What type of diabetes occurs in children?
Children and teens with diabetes generally have type 1, previously known as juvenile diabetes or insulin-dependent diabetes mellitus. Overall, type 1 diabetes represents 10 per cent of all diabetes – the other 90 per cent is type 2 diabetes which prior to recent years, was seen primarily in adults over 40 years of age. However, as a result of obesity, there has now been an increase in the incidence of type 2 diabetes in children in Canada. The prevalence of obesity among Canadian children aged 5 to 17 years is 12%.
Type 1 diabetes
Type 1 diabetes is an auto-immune condition whereby the pancreas can no longer produce any or enough insulin. Therefore, the treatment of type 1 diabetes is the administration of insulin through daily injections or an insulin pump. The amount of insulin needed has to be balanced with the amount of food, exercise and overall health, including stress and emotional health.
Type 2 diabetes
Type 2 diabetes is a condition where the pancreas does not make enough insulin, or the cells in the body don’t respond to the insulin. The most common cause of type 2 diabetes in children is extra weight as a result of unhealthy eating and lack of physical activity. It is generally treated with oral medications, but also can be treated with insulin.
Type 2 diabetes symptoms usually develop over time. The doctor may order a blood test in order to confirm or rule out a diagnosis.
Diabetes in Children
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- Menopause and diabetesDid you know that a woman spends 30% of her life in menopause and that a third to a half of all women alive today in Canada are in menopause or peri-menopause?
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- What To Do When Your Child with Type 1 Diabetes Is SickJust like other children, when your child with type 1 diabetes is sick it can be challenging: missing work or trying to secure a doctor’s appointment, but it also presents an increased level of care.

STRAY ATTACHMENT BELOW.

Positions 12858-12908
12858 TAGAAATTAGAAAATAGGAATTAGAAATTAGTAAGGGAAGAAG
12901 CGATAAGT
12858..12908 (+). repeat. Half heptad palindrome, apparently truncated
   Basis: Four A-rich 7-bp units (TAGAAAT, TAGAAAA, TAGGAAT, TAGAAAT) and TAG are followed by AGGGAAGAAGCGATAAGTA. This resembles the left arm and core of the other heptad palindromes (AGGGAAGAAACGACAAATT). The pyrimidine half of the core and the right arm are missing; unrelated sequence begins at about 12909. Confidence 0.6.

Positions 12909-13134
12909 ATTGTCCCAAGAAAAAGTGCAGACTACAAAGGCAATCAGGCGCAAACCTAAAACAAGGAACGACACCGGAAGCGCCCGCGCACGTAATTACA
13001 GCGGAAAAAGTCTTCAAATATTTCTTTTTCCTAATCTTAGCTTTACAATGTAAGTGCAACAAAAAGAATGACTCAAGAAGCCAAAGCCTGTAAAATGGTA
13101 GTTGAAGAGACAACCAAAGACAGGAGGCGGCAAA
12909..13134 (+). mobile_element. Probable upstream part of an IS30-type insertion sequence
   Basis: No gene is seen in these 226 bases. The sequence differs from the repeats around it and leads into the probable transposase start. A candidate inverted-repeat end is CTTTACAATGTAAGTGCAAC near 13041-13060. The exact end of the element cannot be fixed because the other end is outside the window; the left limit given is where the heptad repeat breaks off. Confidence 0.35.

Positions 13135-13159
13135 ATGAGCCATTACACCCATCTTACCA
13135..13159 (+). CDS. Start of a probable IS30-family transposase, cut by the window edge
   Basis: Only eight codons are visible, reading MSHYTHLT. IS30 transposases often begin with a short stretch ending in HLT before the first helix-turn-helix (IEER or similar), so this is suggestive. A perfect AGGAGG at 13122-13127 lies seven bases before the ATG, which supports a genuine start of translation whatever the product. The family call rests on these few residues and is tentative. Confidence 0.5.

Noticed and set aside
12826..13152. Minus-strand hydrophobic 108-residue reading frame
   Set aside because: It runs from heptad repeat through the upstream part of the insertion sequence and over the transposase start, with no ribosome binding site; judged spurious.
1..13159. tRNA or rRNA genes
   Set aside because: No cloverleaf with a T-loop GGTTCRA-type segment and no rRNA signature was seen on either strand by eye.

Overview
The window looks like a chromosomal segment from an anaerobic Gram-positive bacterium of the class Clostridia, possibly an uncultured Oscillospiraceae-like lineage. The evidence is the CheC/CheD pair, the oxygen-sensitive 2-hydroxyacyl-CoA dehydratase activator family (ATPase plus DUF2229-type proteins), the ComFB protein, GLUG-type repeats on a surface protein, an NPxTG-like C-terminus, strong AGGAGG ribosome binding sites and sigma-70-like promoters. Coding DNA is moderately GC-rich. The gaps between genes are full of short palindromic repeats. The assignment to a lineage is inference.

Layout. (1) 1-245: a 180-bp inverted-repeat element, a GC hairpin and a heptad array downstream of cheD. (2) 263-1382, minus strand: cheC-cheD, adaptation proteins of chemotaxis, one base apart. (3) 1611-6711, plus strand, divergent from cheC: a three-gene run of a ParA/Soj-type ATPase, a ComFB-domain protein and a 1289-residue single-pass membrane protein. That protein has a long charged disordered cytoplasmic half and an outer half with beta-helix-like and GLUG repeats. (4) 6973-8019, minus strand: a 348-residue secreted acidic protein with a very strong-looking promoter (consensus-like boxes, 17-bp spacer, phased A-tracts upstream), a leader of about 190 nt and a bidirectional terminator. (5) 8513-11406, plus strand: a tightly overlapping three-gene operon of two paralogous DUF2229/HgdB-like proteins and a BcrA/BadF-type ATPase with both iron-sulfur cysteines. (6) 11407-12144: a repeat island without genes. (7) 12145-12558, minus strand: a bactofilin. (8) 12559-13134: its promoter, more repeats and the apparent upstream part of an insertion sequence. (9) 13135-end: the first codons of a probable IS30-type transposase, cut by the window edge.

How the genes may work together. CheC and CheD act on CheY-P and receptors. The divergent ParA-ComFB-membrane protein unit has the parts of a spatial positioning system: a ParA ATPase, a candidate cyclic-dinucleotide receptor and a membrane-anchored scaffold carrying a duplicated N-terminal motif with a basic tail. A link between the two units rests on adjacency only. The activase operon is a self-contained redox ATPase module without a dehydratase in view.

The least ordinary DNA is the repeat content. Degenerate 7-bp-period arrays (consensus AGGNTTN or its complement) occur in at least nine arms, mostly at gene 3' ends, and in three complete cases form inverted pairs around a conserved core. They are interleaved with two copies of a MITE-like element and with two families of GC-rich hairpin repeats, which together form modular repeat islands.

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- Type 2 diabetes in children and teensYears ago, type 2 diabetes was a disease that only happened in adulthood. However, In recent years, type 2 diabetes in children is being diagnosed more often.
- Telling friends about a diagnosis of type 1 diabetes (juvenile diabetes)When adults are diagnosed with type 1 diabetes, it is their right to decide who to tell. It is usually recommended to tell people with whom you spend a lot of time, such as workplace colleagues.
- Managing type 1 diabetes at birthday partiesYes, we know the very thought of your child going off to a party at someone else's home may at first fill you with horror: away from your control, over-excited, distracted by all the fun, and surrounded by an abundance of enticing high sugar and high carb treats.
- Support for people with a new diagnosis of type 1 diabetes (juvenile diabetes)In the past few months, I have been working with a woman who was recently diagnosed with type 1 diabetes.
- Diabetes and summer campSummer camp is part of the magic of childhood, bringing enchanting memories along with new friendships, greater confidence and new-found independence.